Understanding Microsoft

Part 29. The Blacklist

The word "blacklist" conjures up ugly images of narrow-minded censorship and mean-spirited prejudice, as well it should. A blacklist is a list of persons who are considered "off-limits" or unsafe for human companionship by the organization doing the blacklisting. Mere association with someone on the blacklist seems to rub off like soot, staining the reputation of yet another person, who is added to the blacklist as a suspect. Once on the list, a person is ignored, ridiculed, shunned, and passed over for any sort of job, publication, or opportunity for social or economic advancement. Getting off the list is nearly impossible, because it requires proof of innocence -- which is very difficult.

Is there a computer industry blacklist? And if so, by whom is it organized, and according to what criteria?

Well, consider the following list of computer industry commentators whose voices have been gradually marginalized by the major trade publications: William Zachmann, Brett Glass, Larry Magid, Nick Petreley. These gentlemen have the following interests in common: they share a zeal for truth. They criticize any and all who deserve it, whether that includes IBM, Microsoft, or their own employers. They are eloquent and classy writers who know how to find a good, simple illustration to get their point across -- making complicated matters sound simple enough for even non-technical managers to grasp.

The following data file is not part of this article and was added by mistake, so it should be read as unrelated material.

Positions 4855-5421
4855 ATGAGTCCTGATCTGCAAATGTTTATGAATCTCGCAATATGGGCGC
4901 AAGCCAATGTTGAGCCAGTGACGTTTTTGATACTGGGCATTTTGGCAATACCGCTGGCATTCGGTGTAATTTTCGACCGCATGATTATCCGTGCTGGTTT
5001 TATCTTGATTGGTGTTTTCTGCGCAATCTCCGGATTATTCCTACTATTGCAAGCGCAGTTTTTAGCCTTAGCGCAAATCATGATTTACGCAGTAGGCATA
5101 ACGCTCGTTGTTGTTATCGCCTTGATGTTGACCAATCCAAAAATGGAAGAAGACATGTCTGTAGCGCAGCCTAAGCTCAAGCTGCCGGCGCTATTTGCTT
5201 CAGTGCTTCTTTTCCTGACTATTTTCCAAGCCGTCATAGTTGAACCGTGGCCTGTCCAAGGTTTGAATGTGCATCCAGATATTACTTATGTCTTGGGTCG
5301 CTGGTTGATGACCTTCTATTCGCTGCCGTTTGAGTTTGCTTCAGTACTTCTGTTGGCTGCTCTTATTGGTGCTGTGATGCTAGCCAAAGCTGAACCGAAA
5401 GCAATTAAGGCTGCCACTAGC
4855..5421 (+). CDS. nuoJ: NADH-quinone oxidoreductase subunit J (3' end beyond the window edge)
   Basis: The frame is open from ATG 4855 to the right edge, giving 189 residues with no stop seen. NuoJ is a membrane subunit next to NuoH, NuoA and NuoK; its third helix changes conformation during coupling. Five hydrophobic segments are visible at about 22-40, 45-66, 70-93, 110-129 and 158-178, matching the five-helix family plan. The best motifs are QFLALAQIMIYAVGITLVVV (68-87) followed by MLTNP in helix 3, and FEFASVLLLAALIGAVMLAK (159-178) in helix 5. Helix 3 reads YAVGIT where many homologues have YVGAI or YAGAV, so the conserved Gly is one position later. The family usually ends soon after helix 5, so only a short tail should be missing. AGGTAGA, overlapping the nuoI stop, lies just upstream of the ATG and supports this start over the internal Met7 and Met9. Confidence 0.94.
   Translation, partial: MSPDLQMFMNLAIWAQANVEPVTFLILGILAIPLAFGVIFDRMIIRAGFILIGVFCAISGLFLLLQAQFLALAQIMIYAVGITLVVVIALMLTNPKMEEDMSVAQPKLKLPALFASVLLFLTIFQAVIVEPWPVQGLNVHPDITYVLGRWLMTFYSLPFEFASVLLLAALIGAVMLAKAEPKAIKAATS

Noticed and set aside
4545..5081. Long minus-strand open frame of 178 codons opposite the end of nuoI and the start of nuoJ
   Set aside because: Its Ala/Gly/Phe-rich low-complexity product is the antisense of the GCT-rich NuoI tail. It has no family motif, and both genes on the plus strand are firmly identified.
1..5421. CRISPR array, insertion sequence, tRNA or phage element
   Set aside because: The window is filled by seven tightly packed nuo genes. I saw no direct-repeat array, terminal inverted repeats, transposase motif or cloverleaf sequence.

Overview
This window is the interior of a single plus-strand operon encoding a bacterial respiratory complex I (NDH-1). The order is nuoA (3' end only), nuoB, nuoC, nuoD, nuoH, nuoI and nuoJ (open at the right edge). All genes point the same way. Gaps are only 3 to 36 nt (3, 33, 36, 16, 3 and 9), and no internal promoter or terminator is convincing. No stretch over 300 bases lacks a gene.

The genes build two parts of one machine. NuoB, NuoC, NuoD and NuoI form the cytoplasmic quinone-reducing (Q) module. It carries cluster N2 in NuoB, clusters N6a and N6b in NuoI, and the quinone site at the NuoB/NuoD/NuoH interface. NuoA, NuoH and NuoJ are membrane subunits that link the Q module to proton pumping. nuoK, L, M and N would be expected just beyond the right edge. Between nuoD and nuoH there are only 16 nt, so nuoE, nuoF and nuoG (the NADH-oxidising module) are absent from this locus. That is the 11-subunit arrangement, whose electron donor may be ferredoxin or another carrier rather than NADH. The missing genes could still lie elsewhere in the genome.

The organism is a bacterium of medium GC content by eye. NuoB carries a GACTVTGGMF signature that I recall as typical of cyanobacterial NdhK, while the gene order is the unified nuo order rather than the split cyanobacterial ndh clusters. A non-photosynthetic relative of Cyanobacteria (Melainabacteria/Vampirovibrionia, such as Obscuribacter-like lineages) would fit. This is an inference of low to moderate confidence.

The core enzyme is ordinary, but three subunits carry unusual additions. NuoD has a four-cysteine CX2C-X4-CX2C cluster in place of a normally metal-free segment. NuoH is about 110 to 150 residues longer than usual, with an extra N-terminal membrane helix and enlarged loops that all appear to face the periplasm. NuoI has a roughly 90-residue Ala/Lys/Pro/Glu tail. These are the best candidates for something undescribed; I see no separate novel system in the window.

What these commentators thus share in common are those long-lost writing skills and journalistic talents that make a publication a bastion of excellence instead of just a mouthpiece or a rag. Telling the truth in a way that people can understand, in a way that might actually motivate people to action, is a dangerous thing in the politically-correct 1990's. Even if they are employed and writing regular articles today, there are some topics that these fellows just don't discuss any more, leading to a sort of self-censorship of the most subtle and corrosive kind. When the best in the business must wear a gag, the whole industry is on the road to ruin. Mr. Glass and Mr. Magid were immediately fired from their respective publications after speaking out boldly in public forums -- chilling acts of repression that have no place in a supposedly free society.

So there is a sort of blacklist in progress, a blacklist of mediocrity and pandering to the mass market mixed with an open policy of exclusion. The criteria are quite simple: Don't rock the boat. Don't challenge any of the mindless cliches and standard taken-for-granted assumptions in the computer industry, such as the automatic acquiescence to Microsoft's monopoly position, or the supposed demise of the mainframe, or the idea that reliability is no longer important because we can always throw people and money at a problem to make it go away. Don't stand up for the best solutions, unless they coincidentally happen to be the politically correct ones.

Who is behind this subtle blacklisting? Just follow the money.

Most recent revision: March 21, 1998
Copyright © 1998, Tom Nadeau
All Rights Reserved.

E-MAIL: os2headquarters@mindspring.com